On the nLab page for power objects, the object $\in_c$ is defined as the domain of a monomorphism $\in_c\hookrightarrow c\times\Omega^c$, and it is mentioned at the end of the article that in any topos we have that the power object of an arbitrary object is (isomorphic to) its exponential with the subobject classifier.

It is also mentioned that in the case $c\cong{\bf 1}$ the power object becomes a subobject classifier. This is easy to see considering the diagram

in the case $c\cong{\bf 1}$ since ${\bf1}\times\Omega^{\bf1}\cong\Omega$ and ${\bf 1}\times d\cong d$, which means that $\in_{\bf 1}\cong{\bf 1}$ with the mono in question being 'true' $\top:{\bf 1}\to \Omega$, $\chi_m:d\to\Omega$ the characteristic function of $r$, and the top of the square being $!:r\to{\bf 1}$.

I'm trying to understand the object $\in_c$ when $c\ncong{\bf 1}$, both in ${\bf Sets}$ and more generally in any topos. I've tried 'fusing' the universal properties of an exponential and a subobject classifier to produce $\in_c$, but it is unclear how the domain of $\top$ changes to yield something besides ${\bf 1}$ -- it seems like the monomorphism $\in_c\hookrightarrow c\times\Omega^c$ is perhaps a currying of some sort?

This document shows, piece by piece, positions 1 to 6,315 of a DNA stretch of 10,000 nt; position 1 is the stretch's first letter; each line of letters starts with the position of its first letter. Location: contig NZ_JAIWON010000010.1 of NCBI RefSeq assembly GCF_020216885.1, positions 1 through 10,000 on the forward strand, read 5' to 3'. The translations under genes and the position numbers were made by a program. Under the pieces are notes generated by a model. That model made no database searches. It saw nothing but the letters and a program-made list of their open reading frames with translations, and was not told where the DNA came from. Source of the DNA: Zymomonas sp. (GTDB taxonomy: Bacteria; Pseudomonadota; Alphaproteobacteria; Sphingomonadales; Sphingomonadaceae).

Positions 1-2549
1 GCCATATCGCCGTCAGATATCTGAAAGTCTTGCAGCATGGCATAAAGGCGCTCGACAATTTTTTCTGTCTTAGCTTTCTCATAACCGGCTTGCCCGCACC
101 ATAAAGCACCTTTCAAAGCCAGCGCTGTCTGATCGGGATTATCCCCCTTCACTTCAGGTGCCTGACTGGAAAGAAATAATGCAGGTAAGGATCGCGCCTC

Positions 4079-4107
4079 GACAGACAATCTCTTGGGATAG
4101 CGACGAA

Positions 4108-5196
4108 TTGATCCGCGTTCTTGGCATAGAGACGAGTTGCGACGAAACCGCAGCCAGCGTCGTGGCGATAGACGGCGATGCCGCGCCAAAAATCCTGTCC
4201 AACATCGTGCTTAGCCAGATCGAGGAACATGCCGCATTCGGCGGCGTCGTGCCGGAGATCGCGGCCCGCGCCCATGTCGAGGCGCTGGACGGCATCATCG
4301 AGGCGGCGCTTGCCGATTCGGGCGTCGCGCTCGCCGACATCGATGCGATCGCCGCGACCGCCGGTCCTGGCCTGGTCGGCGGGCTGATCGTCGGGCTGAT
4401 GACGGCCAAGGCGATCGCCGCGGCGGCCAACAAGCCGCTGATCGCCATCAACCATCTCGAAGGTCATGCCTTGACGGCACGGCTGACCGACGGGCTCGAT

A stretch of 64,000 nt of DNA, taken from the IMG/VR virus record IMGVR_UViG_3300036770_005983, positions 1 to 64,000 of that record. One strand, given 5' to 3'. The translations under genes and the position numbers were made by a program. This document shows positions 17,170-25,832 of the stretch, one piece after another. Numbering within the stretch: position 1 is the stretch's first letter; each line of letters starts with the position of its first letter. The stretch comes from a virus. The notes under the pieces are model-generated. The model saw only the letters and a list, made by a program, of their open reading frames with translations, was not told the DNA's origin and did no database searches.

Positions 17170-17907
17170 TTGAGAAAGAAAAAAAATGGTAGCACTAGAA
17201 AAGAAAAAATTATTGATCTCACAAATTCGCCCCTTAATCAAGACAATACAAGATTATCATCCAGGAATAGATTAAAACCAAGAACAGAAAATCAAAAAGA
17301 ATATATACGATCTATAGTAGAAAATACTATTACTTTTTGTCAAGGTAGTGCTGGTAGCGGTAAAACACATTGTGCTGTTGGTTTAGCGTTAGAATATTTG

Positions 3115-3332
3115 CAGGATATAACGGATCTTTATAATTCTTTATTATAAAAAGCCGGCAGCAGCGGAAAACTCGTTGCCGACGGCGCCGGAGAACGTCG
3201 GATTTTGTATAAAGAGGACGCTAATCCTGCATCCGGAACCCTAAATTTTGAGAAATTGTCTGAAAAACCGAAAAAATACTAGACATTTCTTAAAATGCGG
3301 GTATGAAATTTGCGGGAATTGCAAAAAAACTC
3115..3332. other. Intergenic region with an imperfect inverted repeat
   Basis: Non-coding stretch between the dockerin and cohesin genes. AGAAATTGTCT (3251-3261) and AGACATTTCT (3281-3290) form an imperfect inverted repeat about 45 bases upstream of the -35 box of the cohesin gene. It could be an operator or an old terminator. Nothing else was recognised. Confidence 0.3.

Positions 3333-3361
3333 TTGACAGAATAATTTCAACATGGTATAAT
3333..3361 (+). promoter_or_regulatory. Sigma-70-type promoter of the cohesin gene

For a more precise version of the question:

Let $\mathcal{C}$ be a closed category with finite limits and a subobject classifier. How can we define $\in_c$ for an arbitrary $c\in{\bf Ob}_\mathcal{C}$ using just the above structure, and what set is $\in_c$ in the case $\mathcal{C}={\bf Sets}$?